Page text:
September 24, 2012

A Delicate Issue of Inclusion

The annual clergy spouse weekend retreat for the Indiana Conference concluded today. The event went smoothly except for one thing--a young clergy spouse brought her six month-old baby, whom she was still nursing and was promptly asked to return home, because of the baby.

Fortunately, a retired member of the event offered to care for the infant, so that this mother could attend the lectures, discussions, and participate in meals.

Many clergy spouses were upset that this young woman was asked to leave.

Other comments included, "The baby is a distraction." "Even if she takes the baby into the hall, the noise he makes is still a distraction to the program."

The conference wants to encourage all spouses to come, but an infant appearing, the first time in many years, took everyone off guard.

The retreat planning committee meets in a few weeks to discuss this year's event, and to get ideas for next year. I wonder, how do other conferences handle mothers who need to bring infants? Any suggestions are welcome. Thank you!!!!

Jacquie Reed
Fishers, Indiana


  1. Sorry, but frankly, I am horrified at what the group did! If it were me, I'd never come back and neither will any of my friends. In our conference, our retreat has had young mothers in the past (only a few) and welcome small children. Who cares that they might be a distraction. They are also a lot of fun. Too often getting child care is a problem and many mothers can't attend without their children. What is the point of the retreat if it isn't to be supportive and get to know each other? We've even had retirees bring their spouses, because they didn't have another way to get there. I guess your group needs to decide what is most important. But I can't imagine turning anyone away. In our conference, the program is only an excuse to get together.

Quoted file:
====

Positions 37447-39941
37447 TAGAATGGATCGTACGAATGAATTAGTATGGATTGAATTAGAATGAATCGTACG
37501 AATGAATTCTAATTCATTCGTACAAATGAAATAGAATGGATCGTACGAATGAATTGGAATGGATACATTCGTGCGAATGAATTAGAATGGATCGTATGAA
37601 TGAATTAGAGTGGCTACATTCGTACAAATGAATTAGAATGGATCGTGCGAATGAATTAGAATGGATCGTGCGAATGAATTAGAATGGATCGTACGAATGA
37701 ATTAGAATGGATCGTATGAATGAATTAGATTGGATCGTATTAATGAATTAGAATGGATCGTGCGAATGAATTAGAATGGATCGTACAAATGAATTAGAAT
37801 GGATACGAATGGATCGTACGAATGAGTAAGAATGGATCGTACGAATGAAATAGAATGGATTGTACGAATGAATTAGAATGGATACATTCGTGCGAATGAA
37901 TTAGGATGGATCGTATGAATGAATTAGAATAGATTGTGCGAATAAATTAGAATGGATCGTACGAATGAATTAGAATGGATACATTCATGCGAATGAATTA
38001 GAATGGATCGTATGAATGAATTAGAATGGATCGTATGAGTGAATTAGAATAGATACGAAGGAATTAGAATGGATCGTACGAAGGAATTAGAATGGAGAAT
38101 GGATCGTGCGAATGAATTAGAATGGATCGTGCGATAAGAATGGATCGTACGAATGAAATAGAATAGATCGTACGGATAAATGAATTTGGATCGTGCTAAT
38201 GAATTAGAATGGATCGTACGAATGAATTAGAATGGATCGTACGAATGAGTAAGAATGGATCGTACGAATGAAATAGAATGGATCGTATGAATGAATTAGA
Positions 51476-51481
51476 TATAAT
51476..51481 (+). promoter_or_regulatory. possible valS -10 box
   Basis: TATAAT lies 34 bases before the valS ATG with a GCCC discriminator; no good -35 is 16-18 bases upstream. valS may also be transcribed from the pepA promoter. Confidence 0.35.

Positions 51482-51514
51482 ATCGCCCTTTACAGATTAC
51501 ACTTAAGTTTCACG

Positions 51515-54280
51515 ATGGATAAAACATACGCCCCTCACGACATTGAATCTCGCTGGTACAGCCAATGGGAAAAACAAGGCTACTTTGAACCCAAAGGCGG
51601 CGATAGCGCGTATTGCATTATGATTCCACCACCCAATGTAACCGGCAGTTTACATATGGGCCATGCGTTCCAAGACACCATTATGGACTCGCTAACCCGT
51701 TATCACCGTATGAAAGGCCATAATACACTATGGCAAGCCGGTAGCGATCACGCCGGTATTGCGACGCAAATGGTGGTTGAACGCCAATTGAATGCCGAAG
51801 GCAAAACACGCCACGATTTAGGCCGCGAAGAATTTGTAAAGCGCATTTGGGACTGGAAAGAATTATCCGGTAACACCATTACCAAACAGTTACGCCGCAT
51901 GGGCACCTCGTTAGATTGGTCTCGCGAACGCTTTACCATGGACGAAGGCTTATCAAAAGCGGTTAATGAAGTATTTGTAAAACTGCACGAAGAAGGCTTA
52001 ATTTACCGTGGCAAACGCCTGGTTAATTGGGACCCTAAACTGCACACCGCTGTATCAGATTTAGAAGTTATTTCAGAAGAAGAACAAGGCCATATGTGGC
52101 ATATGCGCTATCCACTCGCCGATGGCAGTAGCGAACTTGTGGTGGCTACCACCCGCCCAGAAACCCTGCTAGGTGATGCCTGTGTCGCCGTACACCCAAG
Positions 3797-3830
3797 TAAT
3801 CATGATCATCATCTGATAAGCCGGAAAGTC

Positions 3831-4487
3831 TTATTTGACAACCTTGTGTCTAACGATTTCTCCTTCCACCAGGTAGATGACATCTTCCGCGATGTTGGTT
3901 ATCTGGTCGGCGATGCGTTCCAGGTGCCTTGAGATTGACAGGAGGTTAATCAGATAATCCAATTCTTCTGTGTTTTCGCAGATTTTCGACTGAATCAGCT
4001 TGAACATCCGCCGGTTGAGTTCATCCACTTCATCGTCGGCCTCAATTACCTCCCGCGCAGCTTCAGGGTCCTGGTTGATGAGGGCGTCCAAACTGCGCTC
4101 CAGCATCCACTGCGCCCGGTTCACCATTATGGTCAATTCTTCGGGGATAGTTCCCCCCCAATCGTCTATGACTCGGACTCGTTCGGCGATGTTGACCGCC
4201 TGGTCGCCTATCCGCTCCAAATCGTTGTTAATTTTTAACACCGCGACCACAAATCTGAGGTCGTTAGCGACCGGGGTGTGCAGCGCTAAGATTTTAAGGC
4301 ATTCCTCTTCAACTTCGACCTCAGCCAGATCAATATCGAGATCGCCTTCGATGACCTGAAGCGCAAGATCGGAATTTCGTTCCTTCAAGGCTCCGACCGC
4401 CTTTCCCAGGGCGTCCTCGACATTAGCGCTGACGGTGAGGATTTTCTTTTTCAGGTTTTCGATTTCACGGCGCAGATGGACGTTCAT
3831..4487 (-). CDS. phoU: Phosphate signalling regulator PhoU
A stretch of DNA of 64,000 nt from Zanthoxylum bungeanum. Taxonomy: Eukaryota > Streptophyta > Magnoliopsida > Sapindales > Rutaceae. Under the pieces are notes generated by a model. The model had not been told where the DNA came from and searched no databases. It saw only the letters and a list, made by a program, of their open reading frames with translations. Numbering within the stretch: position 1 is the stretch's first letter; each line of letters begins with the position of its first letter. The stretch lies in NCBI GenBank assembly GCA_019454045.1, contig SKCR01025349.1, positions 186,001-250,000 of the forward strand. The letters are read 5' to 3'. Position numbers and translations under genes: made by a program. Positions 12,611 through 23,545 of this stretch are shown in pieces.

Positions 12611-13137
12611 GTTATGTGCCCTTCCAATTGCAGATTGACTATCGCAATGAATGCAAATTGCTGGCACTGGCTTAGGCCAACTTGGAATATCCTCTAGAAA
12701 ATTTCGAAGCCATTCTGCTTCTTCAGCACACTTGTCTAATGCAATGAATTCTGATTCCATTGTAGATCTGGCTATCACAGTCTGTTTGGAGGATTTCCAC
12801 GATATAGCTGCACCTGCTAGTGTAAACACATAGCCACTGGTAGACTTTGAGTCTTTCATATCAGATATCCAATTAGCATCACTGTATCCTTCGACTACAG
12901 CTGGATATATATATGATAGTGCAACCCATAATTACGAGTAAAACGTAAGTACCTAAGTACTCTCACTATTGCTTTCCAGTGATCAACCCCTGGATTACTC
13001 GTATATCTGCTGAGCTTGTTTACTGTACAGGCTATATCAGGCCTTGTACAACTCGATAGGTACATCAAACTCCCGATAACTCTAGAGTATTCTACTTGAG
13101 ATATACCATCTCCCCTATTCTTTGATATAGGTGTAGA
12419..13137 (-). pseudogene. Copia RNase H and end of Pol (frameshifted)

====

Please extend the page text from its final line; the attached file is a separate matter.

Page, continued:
2. I've never thought the infants at our retreat were any kind of distraction. Gosh, if a woman can't nurse and care for her infant in the company of other women, there is a serious problem.

    I admit I might not feel the same about older toddlers that were ambulatory and unsupervised, but if a child is nursing then the mom is more than welcome to bring her baby.

  3. Terrible! They would never see me again.

  4. Someone important once said, "Let the little children come to me." MT 19.6

  5. There must be something more to the story. Did the registration forms indicate she was bringing a baby? was she told prior to coming that having a child there would be a distraction? was it a silent retreat? I'm not condoning the message given to a nursing mother, I'm just trying to find a reason for what seems like an insensitive act on the part of Christians, many of whom probably are mothers.

    God bless the person who offered to babysit the child so the mother could participate.

  6. Two thoughts:
    1. At a time when one of the main concerns of the church is the lack of young clergy, this treatment of a nursing mother (presumably married to a relatively young clergy) is horrifying. It seems that that the spouses group would want to welcome young spouses and all the joys and challenges that come with young spouses. If the church cannot be a welcoming place for families, then what organizations will be?

    2. I nursed my daughter for a year and she went with me everywhere, including a professional (non-religious)conference. When she was fussy, I discreetly left the room. From the comments I received, I felt that my daughter was warmly welcomed.

    If we wish to be a place of open hearts, open minds, open doors, we must welcome people where they are!

  7. How very sad for all concerned. It's possible the person(s) who made the comment had second thoughts after reflecting on the situation. The nursing mother will remember this her whole life. Do you think she will want to be part of this group in the future?'' Do you think other mothers with young children will want to be part of the group?
    It seems to me the planning group for the next retreat needs to go out of their way to welcome mothers and little children. In some circles it's called 'damage control,' in others, Christian hospitality.